Plutocracy for New Mexico
Tricks of the Trade
Disclaimer: What follows is satire. It bears no resemblance to reality.
The sun is shining, and the streets of Santa Fe are heavy with the smell of freshly smarmed lobbyists. Practitioners of the world’s oldest profession are dusting off their sequined handbags, and even John Arthur Smith is smiling.
It must be time for another legislative session!
This year, there’s a bright-eyed crop of new legislators, and they may well be confused by the elliptical nature of the Roundhouse. Well, say no more, you Mr. and Mrs. Smiths. Here’s a quick-and-dirty guide to surviving your freshman year at the most powerful frat house in the Rio Grande Valley.
He does it to everyone. Some say it’s senility. Some say it’s hubris. Most agree it’s a crippling combination of the two that has reduced him to a stammering clump of bitter resentment. He’s kind of like Andy Rooney, but with less warmth and relevance. If he decides you’re a Sally, well, warm up to it Sally. It could be worse: He called Steve Komadina “Butternuts” for seven years.
Also, he shows up in a bathrobe on Thursdays. You get used to it.
God knows you’ll be the only one. Legend has it the Spaceport contract was the product of a mescal marathon that would make Lee Van Cleef blush. Opinions vary on the perfect way to get tanked before blowing public money. Northern New Mexicans prefer whiskey, and our Southern legislators, of course, have a taste for tequila. There’s just one rule: Home-brewed blends are forbidden ever since Tom Bolack brought a jug of “White Jesus” and rendered everybody deaf for half an hour.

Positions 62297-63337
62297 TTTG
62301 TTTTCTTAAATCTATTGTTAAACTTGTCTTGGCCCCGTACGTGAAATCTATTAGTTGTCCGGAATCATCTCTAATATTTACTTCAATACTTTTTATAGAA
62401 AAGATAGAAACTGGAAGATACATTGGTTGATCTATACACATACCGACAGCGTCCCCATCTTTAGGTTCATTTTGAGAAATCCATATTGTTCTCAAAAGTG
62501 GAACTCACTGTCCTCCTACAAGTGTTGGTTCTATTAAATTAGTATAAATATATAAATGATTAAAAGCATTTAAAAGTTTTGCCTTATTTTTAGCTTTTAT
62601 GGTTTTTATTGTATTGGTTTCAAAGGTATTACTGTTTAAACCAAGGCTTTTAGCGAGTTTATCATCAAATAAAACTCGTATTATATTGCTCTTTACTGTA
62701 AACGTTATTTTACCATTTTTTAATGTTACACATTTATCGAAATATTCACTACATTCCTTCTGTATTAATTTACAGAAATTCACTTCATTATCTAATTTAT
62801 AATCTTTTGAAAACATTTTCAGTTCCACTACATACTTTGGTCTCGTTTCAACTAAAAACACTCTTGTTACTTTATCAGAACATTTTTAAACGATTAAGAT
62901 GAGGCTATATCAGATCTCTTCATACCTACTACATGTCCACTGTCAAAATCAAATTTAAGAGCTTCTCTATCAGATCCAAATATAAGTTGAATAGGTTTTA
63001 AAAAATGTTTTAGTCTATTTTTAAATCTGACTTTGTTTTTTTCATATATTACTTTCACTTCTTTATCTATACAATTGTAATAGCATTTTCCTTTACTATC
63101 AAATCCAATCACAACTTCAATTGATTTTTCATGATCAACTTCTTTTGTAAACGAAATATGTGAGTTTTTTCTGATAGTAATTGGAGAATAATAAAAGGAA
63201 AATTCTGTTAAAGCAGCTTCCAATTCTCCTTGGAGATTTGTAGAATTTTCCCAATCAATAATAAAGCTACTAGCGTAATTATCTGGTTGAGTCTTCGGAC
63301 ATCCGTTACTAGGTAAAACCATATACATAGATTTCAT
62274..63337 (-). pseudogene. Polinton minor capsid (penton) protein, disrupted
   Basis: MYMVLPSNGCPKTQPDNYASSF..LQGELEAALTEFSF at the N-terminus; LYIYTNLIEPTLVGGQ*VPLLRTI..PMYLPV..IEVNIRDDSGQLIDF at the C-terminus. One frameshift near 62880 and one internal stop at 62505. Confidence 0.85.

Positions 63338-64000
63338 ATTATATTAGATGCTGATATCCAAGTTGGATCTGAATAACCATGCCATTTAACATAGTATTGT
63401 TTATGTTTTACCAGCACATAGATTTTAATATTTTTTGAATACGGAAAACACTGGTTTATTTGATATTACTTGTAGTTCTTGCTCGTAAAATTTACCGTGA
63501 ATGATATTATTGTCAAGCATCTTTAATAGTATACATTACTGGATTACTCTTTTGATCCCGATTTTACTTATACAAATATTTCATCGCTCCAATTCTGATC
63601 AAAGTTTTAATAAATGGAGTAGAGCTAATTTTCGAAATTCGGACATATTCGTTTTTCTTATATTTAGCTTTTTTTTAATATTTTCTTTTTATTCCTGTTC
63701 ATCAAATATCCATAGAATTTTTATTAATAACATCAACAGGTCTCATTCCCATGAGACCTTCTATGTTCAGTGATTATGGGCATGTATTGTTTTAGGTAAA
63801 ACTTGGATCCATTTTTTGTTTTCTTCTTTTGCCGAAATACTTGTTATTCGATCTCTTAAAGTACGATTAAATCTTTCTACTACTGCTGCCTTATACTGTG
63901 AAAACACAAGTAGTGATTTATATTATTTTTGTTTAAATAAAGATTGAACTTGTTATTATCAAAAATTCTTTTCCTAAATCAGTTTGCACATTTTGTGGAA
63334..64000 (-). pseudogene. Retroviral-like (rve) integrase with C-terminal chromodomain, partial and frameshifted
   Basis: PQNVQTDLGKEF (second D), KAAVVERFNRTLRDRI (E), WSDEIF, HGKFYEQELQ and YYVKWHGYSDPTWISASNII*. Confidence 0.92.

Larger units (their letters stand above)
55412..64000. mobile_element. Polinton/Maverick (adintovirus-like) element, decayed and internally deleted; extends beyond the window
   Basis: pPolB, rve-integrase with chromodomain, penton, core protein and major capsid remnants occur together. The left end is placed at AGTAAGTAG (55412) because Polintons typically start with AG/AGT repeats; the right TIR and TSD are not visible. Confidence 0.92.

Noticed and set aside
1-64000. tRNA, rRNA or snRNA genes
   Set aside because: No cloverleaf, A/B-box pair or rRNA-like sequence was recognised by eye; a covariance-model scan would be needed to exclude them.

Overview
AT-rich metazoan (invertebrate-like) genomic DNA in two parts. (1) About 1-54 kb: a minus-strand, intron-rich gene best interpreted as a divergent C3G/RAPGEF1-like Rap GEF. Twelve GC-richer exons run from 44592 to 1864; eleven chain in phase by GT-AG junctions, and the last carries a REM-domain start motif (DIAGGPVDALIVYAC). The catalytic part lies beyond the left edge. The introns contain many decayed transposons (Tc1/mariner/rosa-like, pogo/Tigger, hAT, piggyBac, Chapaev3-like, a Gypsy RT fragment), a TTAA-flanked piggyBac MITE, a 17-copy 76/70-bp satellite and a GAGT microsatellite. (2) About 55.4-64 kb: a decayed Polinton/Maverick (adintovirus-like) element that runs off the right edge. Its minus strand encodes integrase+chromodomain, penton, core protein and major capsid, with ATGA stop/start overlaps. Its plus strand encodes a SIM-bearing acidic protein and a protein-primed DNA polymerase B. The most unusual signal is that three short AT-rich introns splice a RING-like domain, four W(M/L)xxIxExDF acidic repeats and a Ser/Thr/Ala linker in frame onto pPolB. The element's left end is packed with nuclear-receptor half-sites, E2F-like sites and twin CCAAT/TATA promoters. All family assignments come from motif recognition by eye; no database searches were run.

Capital outlay is your friend. Getting unelected is not your friend. So, let’s say Gov. Susana Martinez mentions that if you vote for her bill to force babies to read Ayn Rand, she won’t line-item veto that new jungle gym at the methadone clinic. Do the right thing, young lawmaker. The voters back home care less about your eternal soul and more about shiny stuff named for dead people.
I’m sure your morals are worth the world to you, but Rio Chama waitresses don’t go home with ex-legislators. Just saying.
Your colleagues aren’t your friends. Yes, it’s important to be nice, but as anyone who’s been cornered by Al Park and his Civil War stamp collection can tell you, camaraderie is overrated. At the same time, don’t be fooled into thinking everyone’s looking to get along. Janice Arnold-Jones takes eye contact as a sign of enmity, and she’s by no means above putting you in a headlock. Just keep your eyes low and tell her you think her bangs look especially menacing this morning. You don’t want a black eye in your official photo.
Oh, and don’t let John Sanchez talk you into checking out his favorite pen. The lady gets naked when you write with it. It’s not that exciting.
Being a lawmaker is tough. There are cliques, gangs, and the ever-present pressure to experiment with drugs and try group sex. It’s like “My So-Called Life,” except everyone has ear hair. But if you follow these simple rules, I guarantee you’ll be on your way to guilt-free embezzlement and cronyism in no time.